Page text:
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Thursday, June 29, 2006
Intel Dual-core Itanium Due in July

Intel has begun shipping Montecito, the first dual-core implementation of its high-end Itanium 2 processor, to key customers, sources at the company confirmed.

According to an articla at EETImes, the formal announcement of the chip is set for July. The release of Montecito, following on the heels of Monday's unveiling of Intel's Woodcrest CPU, should give the chip giant an additional boost in its bid capture the high ground in the server market.

"This is the summer of servers," Intel senior vice president Pat Gelsinger said Monday in New York at the Woodcrest announcement. "We have Woodcrest. We'll have Tulsa and Montecito. We have quad-cores coming."

Tulsa is a dual-core version of Intel's Xeon server chip designed for use in multiprocessing systems fitted with from four to eight processors. It's expected to be unveiled in the third quarter. Woodcrest -- formally known as the Xeon 5100 family -- is aimed at mainstream business servers, where it competes with AMD's Opteron.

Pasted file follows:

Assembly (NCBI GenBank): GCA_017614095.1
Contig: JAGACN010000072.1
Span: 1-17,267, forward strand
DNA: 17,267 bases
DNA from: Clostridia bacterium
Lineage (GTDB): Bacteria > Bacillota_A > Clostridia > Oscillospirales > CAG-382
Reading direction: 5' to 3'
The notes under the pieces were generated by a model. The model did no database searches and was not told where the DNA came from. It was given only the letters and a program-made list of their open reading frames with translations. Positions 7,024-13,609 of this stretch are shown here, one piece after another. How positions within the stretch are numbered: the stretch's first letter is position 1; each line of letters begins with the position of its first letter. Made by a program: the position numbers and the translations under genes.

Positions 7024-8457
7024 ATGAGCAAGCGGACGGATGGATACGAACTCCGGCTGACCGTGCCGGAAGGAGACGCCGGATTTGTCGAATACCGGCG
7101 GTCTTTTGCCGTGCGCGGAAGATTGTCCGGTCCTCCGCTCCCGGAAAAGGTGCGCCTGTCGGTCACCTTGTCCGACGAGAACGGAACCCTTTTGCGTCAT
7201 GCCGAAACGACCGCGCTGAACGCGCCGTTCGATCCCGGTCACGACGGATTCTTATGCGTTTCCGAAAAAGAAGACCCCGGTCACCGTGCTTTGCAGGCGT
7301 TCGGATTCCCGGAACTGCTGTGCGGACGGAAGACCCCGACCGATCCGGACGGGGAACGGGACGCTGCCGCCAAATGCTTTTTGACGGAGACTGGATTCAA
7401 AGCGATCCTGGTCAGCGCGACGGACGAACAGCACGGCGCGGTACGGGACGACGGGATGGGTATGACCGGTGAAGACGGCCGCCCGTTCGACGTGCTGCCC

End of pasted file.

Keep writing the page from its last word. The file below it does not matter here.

The Montecito chips will be formally known as the Itanium 2 9000 family. They will deliver roughly twice the performance of the existing, single-core Itanium 2 processors. They'll also boast heavily beefed-up caches, improved multi-threading capability, and support for Intel's hardware-based virtualization technology. Versions are expected to be available with power envelopes of 100 W and 130 W.

Beyond Montecito, Intel's roadmap shows a successor chip, code-named Montvale, due sometime in 2007. Further down the road, a new Itanium platform is planned. It's code-named 'Richford,' and will feature next-generation processors code-named Tukwila and Poulson.

On the Xeon front, Woodcrest will be succeeded by the Clovertown processor in 2007.

It's unclear whether Intel's previously disclosed plan to move Xeon and Itanium to a common socket is still operative. In 2004, the chip giant indicated it intended to bring the two lines together by creating a unified 64-bit motherboard with a new, one-size-fits-all socket. Intel's current roadmaps show separate Xeon and Itanium 2 families far into the future, with no mention of the single-socket issue.

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